Output from LGR laser pasted into spreadsheet

Memory (carryover) correction page.

Simple memory correction for samples that are all the same size. E F G H I J K 1) % carryover= 10 2) % carryover= 1.3 dH diff 1 to 2 corr corr value diff 1 to 3 corr 2 corr value 2 13 12.3 0.25 0.02 12.27 -0.05 0.00 12.27 14 12.6 -0.28 -0.03 12.60 -0.03 0.00 12.60 15 -217.3 229.88 22.99 -240.30 229.61 2.98 -243.28 16 -236.5 19.17 1.92 -238.40 249.05 3.24 -241.64 E F G H I J K 1 1) % carryover= 10 2) % carryover= 1.3 2 dH diff 1 to 2 corr corr value diff 1 to 3 corr 2 corr value 2 13 12.3 14 12.6 =E13-E14 =F14*G$1*0.01 =E14+G14 15 -217.3 =E14-E15 =F15*G$1*0.01 =E15+G15 =E13-E15 =I15*J$1*0.01 =H15-J15 16 -236.5 =E15-E16 =F16*G$1*0.01 =E16+G16 =E14-E16 =I16*J$1*0.01 =H16-J16

Filter for size of sample

A filter system to return a blank cell when the size, column E, is greater or less than a % (cell N50) of column I. E F G H I 13 1.07E+17 1.07E+17 1.07E+17 1.08E+17 14 1.04E+17 1.04E+17 1.08E+17 E F G H I 13 1.07E+17 =IF(E13>(I13+(N$50*0.01*I13)),"", E13) =IF(F13<(I13-(N$50*0.01*I13)),"", F13) 1.08E+17 14 1.04E+17 =IF(E14>(I14+(N$50*0.01*I14)),"", E14) =IF(F14<(I14-(N$50*0.01*I14)),"", F14) 1.08E+17 N 50 3

Command to remove isotope ratio if volume (mass) blank.

Formula to remove isotope ratio if volume (mass) blank. Where checkplots!G13 is the water volume, raw L13 is the isotope ratio. AC 13 0.0020144709 14 AC 13 =IF(checkplots!$G13="","",raw!L13) 14 =IF(checkplots!$G14="","",raw!L14)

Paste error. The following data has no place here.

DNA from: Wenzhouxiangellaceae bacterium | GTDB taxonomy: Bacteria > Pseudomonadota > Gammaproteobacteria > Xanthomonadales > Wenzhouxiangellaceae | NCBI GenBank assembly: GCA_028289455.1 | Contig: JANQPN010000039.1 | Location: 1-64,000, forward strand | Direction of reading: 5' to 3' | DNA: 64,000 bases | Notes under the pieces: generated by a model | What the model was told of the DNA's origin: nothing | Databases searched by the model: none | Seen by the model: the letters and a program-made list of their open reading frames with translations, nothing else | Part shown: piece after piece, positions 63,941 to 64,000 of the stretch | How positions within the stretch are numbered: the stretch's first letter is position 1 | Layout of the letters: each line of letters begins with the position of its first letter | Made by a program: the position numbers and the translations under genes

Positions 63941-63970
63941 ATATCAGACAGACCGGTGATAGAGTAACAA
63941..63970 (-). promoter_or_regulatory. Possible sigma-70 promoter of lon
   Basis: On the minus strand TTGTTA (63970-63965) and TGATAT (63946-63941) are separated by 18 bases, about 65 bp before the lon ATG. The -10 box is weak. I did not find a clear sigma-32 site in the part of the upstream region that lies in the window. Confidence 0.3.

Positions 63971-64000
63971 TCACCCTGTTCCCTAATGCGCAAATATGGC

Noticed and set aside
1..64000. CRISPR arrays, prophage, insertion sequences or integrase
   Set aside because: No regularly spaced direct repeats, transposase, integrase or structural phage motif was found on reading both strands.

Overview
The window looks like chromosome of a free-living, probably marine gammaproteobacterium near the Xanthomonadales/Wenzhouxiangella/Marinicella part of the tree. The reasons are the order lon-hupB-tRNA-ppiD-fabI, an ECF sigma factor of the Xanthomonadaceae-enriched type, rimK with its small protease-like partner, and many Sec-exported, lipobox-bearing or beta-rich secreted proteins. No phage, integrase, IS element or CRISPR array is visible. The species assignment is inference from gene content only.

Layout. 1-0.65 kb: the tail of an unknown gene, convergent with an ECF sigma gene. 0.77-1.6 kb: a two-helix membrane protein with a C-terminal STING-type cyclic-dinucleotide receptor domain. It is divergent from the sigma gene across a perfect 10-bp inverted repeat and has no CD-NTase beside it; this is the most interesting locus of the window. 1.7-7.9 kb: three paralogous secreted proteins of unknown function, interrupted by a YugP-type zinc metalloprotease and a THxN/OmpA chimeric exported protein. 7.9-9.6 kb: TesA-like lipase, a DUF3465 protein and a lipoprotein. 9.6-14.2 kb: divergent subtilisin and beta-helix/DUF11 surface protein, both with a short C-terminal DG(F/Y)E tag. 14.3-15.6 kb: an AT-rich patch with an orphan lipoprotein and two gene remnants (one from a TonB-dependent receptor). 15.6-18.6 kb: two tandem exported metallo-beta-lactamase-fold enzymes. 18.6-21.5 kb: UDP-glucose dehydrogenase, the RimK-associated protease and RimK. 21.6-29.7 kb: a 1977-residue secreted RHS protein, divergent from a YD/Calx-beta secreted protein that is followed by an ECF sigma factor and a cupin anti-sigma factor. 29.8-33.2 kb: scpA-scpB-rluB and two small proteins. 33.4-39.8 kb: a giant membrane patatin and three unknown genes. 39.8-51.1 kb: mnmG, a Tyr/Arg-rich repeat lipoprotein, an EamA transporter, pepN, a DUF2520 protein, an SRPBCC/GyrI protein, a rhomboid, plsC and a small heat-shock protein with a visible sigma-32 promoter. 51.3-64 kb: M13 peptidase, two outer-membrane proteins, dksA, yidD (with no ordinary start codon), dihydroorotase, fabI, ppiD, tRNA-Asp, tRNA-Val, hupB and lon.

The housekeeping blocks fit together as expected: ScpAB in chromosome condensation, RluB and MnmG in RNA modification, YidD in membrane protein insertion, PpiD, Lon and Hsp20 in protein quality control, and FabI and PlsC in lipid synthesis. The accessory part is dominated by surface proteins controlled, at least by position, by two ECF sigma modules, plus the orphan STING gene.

Filter to remove outlier ratios abs diff from outliers H2O18/H2O average stdev mean removed average= AC AD AE AF AG AH 14 15 15.14 0.00 15.14 16 15.30 0.16 17 15.06 0.08 15.06 18 15.18 0.04 15.18 19 15.03 15.15 0.11 0.11 15.03 15.11 AC AD AE AF AG AH 14 15 0.0019433775 16 0.0019444036 17 0.0019438525 18 0.0019434457 19 =AVERAGE(AC14:AC19) =STDEV(AC14:AC19) 0.0019439051

AF AG Filter to remove outlier ratios 2 1.2 outlier= abs diff from outliers H2O18/H2O average stdev mean removed average= AC AD AE AF AG AH 14 15 15.14 0.00 15.14 16 15.30 0.16 17 15.06 0.08 15.06 18 15.18 0.04 15.18 19 15.03 15.15 0.11 0.11 15.03 15.11 AF AG AH 14 =IF(AC14="","",ABS(AC14-AD19)) =IF(AF14>AG$2*AE19,"",AC14) 15 =IF(AC15="","",ABS(AC15-AD19)) =IF(AF15>AG$2*AE19,"",AC15) 16 =IF(AC16="","",ABS(AC16-AD19)) =IF(AF16>AG$2*AE19,"",AC16) 17 =IF(AC17="","",ABS(AC17-AD19)) =IF(AF17>AG$2*AE19,"",AC17) =IF(AC18="","",ABS(AC18-AD19)) =IF(AF18>AG$2*AE19,"",AC18) 18 19 =IF(AC19="","",ABS(AC19-AD19)) =IF(AF19>AG$2*AE19,"",AC19) =AVERAGE(AG14:AG19)

Why is drift correction necessary? • Even when referenced to a reference gas, isotope ratios for calibration standards can drift with time. • By adjusting all the results in an analysis for this drift, the quality control standard results can be improved.

The following is an example of how spreadsheets can used for analysis of 18 O water, using a Thermo Gas Bench.

18 O analysis: running samples + standards Sample input spreadsheet for 18 O analysis: Dummy: to warm up instrument 1 dummy - US standard BDW: calibration standard 2 dummy - US standard 3 dummy - US standard BSMOW: quality control 4 dummy - US standard BWW: quality control 5 dummy - US standard 6 BSMOW Numbers: unknowns 7 1 1 8 2 2 9 SPW3 10 3 3 11 4 4 12 BSMOW Remember, water samples 13 5 5 to be analyzed for 18 O are 14 6 6 15 BWW equilibrated with CO 2 and 16 7 7 the CO 2 is then analyzed on 17 8 8 18 BSMOW the gas bench. 19 9 9 20 10 10 21 SPW3

18 O analysis: running samples + standards For water 18 O analysis: The instrument takes 5 samples (dummies) before the results start to become consistent. The instrument is calibrated with a -12.95 δ 18 O standard called BDW (Berkeley Distilled Water) every 6 samples. Every 12 samples there are quality control standards, either a 3.33 δ 18 O BSMOW (Berkeley Standard Mean Ocean Water), or a -6.47 BWW (Brooks Well Water). In between the standards are 4 unknowns.

Gas Bench Output